One day at a Texas airport a person three feet from Bearden was killed with symptoms suggesting he was murdered by an ice-dart dipped in curare! “That was apparently just to teach me ‘they’ were serious.” The colonel goes on to explain that “they” refers to a “High Cabal” who were offended by a friend’s “successful transmutation of copper (and other things) into gold. . . . We have had numerous other assassination attempts, too numerous to reiterate. . . . Over the years probably as many as fifty or more overunity researchers and inventors have been assassinated . . . some have simply disappeared abruptly and never have been heard from since.” Overunity is Bearden’s term for machines with energy outputs that exceed energy inputs.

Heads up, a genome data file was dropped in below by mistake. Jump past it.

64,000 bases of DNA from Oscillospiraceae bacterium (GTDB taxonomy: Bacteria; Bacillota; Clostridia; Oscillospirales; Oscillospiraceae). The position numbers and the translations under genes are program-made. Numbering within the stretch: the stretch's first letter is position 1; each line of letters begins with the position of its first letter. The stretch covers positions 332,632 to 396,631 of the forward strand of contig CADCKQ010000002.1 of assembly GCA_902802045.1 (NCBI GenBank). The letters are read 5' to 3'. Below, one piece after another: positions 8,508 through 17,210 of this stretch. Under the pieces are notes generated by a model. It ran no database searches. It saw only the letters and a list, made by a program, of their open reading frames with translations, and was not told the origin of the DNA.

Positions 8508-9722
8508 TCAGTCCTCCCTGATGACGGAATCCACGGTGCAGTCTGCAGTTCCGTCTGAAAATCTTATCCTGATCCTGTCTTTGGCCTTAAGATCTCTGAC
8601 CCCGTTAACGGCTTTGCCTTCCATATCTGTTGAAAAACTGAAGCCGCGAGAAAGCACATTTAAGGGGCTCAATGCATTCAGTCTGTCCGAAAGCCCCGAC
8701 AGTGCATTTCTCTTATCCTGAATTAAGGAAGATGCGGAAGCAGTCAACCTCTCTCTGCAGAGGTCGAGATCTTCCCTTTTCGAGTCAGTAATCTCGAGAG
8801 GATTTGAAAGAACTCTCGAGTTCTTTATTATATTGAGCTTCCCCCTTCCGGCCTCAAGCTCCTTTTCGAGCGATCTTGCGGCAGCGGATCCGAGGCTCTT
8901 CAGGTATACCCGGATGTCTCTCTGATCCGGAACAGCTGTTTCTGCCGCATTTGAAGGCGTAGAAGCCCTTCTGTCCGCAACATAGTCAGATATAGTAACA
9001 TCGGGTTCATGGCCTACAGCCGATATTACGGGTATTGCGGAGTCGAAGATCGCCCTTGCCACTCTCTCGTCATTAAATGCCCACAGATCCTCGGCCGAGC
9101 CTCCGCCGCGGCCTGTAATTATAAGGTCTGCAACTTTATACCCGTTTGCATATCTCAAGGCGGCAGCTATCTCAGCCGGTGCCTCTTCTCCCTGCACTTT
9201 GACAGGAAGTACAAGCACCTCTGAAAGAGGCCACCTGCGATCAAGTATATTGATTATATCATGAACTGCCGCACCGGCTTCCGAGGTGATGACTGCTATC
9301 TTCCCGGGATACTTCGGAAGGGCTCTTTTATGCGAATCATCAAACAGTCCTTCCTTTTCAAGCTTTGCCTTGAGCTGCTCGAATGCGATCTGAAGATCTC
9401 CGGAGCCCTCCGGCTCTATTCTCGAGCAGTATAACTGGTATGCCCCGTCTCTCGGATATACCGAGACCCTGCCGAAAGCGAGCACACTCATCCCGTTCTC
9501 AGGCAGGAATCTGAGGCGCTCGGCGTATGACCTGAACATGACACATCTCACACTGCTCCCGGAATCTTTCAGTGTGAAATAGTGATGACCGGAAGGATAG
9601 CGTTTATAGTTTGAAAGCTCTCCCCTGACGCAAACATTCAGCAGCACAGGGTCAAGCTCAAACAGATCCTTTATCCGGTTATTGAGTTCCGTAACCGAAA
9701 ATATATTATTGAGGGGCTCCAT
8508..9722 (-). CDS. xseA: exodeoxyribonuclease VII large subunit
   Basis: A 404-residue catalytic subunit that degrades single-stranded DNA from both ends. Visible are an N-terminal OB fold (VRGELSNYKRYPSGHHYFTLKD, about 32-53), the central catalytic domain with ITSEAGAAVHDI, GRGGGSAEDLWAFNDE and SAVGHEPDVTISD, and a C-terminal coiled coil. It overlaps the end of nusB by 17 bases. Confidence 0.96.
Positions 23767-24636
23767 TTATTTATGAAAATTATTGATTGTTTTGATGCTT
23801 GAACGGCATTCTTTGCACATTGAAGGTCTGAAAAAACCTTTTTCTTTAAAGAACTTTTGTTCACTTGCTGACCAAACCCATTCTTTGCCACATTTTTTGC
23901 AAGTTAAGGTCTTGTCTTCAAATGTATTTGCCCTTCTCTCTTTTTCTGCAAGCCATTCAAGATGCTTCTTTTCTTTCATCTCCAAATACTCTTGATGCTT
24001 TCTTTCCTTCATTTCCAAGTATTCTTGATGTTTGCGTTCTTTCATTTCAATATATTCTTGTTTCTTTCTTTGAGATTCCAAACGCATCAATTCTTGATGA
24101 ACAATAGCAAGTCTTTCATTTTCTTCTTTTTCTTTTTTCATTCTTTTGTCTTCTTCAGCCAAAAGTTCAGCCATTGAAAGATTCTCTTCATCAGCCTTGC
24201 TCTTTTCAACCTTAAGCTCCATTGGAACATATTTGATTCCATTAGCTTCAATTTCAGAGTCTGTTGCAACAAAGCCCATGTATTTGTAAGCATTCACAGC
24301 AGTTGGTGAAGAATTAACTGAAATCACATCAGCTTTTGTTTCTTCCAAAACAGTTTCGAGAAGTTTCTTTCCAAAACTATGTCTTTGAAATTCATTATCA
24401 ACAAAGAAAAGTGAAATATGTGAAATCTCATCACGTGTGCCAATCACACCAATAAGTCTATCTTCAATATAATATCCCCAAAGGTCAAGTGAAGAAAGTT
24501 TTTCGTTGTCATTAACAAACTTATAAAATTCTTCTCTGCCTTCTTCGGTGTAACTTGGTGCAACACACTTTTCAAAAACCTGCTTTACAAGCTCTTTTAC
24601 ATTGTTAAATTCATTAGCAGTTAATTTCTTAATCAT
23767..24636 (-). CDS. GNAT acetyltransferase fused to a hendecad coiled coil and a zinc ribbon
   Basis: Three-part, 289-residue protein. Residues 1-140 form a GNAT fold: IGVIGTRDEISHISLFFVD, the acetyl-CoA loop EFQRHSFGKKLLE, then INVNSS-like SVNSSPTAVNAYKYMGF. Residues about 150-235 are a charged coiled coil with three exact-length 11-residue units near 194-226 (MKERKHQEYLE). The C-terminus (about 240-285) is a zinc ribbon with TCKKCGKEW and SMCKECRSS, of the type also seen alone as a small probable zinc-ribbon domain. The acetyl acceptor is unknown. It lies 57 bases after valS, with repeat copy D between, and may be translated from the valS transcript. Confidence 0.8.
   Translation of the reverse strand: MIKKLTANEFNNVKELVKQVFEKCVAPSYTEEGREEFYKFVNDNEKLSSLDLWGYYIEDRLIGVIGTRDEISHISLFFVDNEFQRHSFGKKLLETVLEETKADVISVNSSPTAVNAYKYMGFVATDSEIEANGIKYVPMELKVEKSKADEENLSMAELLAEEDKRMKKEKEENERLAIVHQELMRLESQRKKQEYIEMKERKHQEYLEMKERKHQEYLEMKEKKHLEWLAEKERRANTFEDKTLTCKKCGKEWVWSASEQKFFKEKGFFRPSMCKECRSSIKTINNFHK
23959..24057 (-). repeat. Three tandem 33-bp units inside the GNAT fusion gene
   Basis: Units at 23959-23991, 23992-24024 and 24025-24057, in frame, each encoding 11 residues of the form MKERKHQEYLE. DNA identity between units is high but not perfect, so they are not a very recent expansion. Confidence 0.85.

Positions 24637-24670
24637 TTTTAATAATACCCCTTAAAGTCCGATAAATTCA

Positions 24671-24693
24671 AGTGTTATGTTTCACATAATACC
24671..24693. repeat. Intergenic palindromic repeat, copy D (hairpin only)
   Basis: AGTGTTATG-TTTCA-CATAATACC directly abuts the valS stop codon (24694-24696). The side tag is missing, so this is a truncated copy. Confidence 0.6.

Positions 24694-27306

Any significant researcher should be wary of “meeting with a sudden suicide” on the way to the supermarket. Another thing to beware of, is a calibrated auto accident where your car is rammed from the rear, and you are shaken up considerably. An ambulance just happens to be passing by moments later, and it will take you to the hospital. If still conscious, the researcher must not get in the ambulance unless accompanied by a watchful friend who understands the situation and the danger. Otherwise, he can easily get a syringe of air into his veins, which will effectively turn him into a human vegetable. If he goes to the hospital safely, he must be guarded by friends day and night, for the same reason, else he runs a high risk of the “air syringe” assassination during the night.